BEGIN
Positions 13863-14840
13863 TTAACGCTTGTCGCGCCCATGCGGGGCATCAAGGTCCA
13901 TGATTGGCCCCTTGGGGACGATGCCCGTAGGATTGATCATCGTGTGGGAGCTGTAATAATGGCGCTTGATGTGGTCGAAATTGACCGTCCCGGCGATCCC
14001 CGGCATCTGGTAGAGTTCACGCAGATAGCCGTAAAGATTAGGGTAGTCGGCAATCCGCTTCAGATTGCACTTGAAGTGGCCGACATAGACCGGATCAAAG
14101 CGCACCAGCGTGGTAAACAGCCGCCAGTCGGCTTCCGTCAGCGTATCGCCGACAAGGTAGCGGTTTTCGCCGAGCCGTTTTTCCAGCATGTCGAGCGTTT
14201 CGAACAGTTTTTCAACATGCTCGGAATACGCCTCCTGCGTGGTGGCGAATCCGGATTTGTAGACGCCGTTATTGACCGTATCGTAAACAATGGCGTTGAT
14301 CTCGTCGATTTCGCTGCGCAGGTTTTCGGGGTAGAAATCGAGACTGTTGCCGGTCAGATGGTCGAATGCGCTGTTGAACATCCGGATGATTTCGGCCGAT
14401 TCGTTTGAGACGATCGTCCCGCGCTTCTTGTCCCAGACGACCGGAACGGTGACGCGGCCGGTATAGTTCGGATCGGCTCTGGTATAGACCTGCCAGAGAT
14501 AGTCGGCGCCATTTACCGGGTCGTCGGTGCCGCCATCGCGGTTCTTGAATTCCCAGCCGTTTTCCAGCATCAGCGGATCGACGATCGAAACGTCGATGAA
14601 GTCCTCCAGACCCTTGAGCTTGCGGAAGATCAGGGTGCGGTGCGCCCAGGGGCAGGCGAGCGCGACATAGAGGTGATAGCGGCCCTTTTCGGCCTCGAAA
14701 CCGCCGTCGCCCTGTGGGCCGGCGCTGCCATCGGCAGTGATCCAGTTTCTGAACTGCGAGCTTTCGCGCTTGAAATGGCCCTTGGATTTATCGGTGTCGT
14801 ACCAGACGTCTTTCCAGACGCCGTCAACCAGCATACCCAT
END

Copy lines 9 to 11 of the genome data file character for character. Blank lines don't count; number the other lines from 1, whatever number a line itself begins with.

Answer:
14501 AGTCGGCGCCATTTACCGGGTCGTCGGTGCCGCCATCGCGGTTCTTGAATTCCCAGCCGTTTTCCAGCATCAGCGGATCGACGATCGAAACGTCGATGAA
14601 GTCCTCCAGACCCTTGAGCTTGCGGAAGATCAGGGTGCGGTGCGCCCAGGGGCAGGCGAGCGCGACATAGAGGTGATAGCGGCCCTTTTCGGCCTCGAAA
14701 CCGCCGTCGCCCTGTGGGCCGGCGCTGCCATCGGCAGTGATCCAGTTTCTGAACTGCGAGCTTTCGCGCTTGAAATGGCCCTTGGATTTATCGGTGTCGT